Some of the young people were really very damaged. Some of the reasons for that damage were other social reasons. However, when one talks to a person about what it is like to sit at the back of the class for years, unable to read and write, it is not surprising that they gradually start failing to attend. That is not true of every person, but a lot of people sit at the back, keep their heads down, go to secondary school and cannot perform, and start bunking off. It is no coincidence that the average reading age in prison is 11. As a society, we must do much more on basic skills.
I do not have the information to dispute the average reading age of people in prison, but I am interested in what the hon. Gentleman thinks a reading age of 11 means that those people are capable of.
The first thing to say is that the Minister has his level 4 in standard assessment tests, which is the category that someone has to reach to be seen as able to read effectively at age 11. That is the average reading age in a prison, so what it says about the literacy level of that community is that a lot of them cannot read, write and add up properly.
To help the hon. Gentleman, a level 4 child’s
“writing in a range of forms is lively and thoughtful”,
Their handwriting style is “fluent, joined and legible”. Full stops, capital letters and questions marks are used accurately, and the pupil can use punctuation in a sentence. Level 3, which is the level below and so relates to the hon. Gentleman’s point, requires writing that is “organised, imaginative and clear”, and that punctuation to mark sentences—full stops, capital letters and question marks—must be used accurately. Handwriting is “joined and legible”, and pupils are
“aware of standard English and when it is used.”
I caution against saying that such people are incapable of writing. If they have achieved level 3 at primary school, they can write.
I simply do not think that to have a population of adults with an average reading age of 11 is right. The Minister’s target is functional literacy and numeracy, and 40,000 people a year do not have that when they leave school. I am all in favour of having a ladder of skills, and I do not think that grade A to C should be unattainable. However, for that group, what would it be like, having done 10 to 12 years in school, found it a desperate experience and been deeply damaged by it, to be told, “You’ve got to do another two years.”?
The hon. Gentleman has heard numerous examples in Committee and numerous arguments from witnesses and Ministers that the Bill’s intention is not to keep such people—to take the hon. Gentleman’s words—in school for a further two years, but to offer them other forms of training and education, including work-based training and education. Does he not see the value of pursuing that route, rather than that false antithesis?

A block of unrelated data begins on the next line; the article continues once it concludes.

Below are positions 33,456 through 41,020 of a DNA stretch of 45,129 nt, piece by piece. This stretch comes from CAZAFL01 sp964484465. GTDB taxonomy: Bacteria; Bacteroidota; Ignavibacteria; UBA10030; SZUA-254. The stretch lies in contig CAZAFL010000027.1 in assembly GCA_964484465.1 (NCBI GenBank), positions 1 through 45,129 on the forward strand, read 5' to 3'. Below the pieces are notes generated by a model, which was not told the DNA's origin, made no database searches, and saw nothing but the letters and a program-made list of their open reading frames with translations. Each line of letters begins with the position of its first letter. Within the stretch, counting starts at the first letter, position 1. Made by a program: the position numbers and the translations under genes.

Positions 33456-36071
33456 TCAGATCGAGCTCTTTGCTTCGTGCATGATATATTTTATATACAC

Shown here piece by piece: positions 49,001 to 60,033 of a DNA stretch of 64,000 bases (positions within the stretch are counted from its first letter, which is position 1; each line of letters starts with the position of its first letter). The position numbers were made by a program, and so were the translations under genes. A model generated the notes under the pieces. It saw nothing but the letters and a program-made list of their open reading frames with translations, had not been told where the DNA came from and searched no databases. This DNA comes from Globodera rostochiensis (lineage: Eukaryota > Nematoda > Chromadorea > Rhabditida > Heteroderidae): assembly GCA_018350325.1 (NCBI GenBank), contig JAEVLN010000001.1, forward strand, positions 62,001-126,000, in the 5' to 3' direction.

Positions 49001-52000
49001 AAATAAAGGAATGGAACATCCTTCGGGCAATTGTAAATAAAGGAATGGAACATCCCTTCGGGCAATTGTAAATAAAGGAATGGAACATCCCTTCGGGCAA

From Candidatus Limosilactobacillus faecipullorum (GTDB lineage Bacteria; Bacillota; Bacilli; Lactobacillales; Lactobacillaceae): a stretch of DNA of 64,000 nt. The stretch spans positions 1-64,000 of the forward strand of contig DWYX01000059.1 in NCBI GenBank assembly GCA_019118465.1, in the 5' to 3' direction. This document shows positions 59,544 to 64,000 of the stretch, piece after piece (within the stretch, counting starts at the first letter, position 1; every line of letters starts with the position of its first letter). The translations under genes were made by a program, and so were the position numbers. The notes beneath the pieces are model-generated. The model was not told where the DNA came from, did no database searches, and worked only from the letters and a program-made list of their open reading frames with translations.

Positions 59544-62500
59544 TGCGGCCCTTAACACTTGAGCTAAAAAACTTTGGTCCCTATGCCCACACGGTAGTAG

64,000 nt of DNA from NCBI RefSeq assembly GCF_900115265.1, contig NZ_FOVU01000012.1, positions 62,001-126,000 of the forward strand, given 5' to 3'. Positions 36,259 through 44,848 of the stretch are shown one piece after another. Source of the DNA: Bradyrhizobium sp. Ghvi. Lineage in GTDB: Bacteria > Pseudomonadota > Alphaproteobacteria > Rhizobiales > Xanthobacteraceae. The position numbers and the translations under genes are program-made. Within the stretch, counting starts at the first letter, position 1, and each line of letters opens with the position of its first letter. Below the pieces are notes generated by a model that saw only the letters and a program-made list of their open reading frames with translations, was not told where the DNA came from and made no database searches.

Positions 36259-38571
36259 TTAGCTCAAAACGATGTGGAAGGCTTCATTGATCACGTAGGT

The hon. Gentleman ignores the point that they are angry young people. The TUC and others have said so. Some are sad that young people face that stigma, but all the experts and organisations, such as Fairbridge, for example, say that the key to rescuing those young people is to get them to want to undertake training or education. In homeless hostels, social workers throughout the country try to persuade youngsters who do not have such skills to give it another go. They say, for example, “If you want to be a dry liner, you’ve got to have a health and safety skills, so come on, let’s get your basic skills.” They motivate them to do it. Such measures are not for the stick, but for the carrot, which is why I am not in favour of compulsion.
It is good to be back in harness with, in particular, my hon. Friend the Member for Bognor Regis and Littlehampton. We are willing workhorses, ploughing a furrow towards all that is lovely and noble, and in that spirit we begin our consideration of the Bill, certain, Mr. Bercow, of your sagacity, and hopeful of your generosity.
I shall start by reflecting on the issues on which we agree. The hon. Member for Yeovil reminded us that the entire Committee agrees on the desirability of engaging many more young people in education beyond the age of 16. In their individual interest, and in the nation’s interest, that is critical, which is why at this early stage of our consideration, it is right that we should set the Bill in the context of the problem of the growing number of NEETs. It is one of the biggest indictments not only of the Government, but of all public policy makers that in 2008, about 1 million young people are not in education, employment or training—up 15 per cent. on the figure in 1997, by the way.
Before a Minister or another hon. Member intervenes, however, I must qualify that point. It is true that the NEETs figure includes gap-year students and young people who have severe challenges, such as drug problems, mental health problems and so on, so it is not fair to say that all those 1 million-plus young people are willing and able, because of their circumstances, to engage in education, employment or training. However, even at the most conservative estimate—I am one of the most conservative of people—the Committee will agree that, let us say, 750,000 of those young people would like to be, should be, and in my judgment are entitled to be, in education, employment or training.
Alison Wolf has already been, and I am sure will continue to be, quoted a lot throughout the Committee’s sittings. Does the hon. Gentleman, like myself, disagree with Professor Wolf, who, when she gave evidence, said that we should not be fussed about NEETs, because sooner or later they will catch up?
Yes, I disagree with Alison Wolf about that. I have spoken with her on a number of platforms and disagreed with her publicly about that issue before.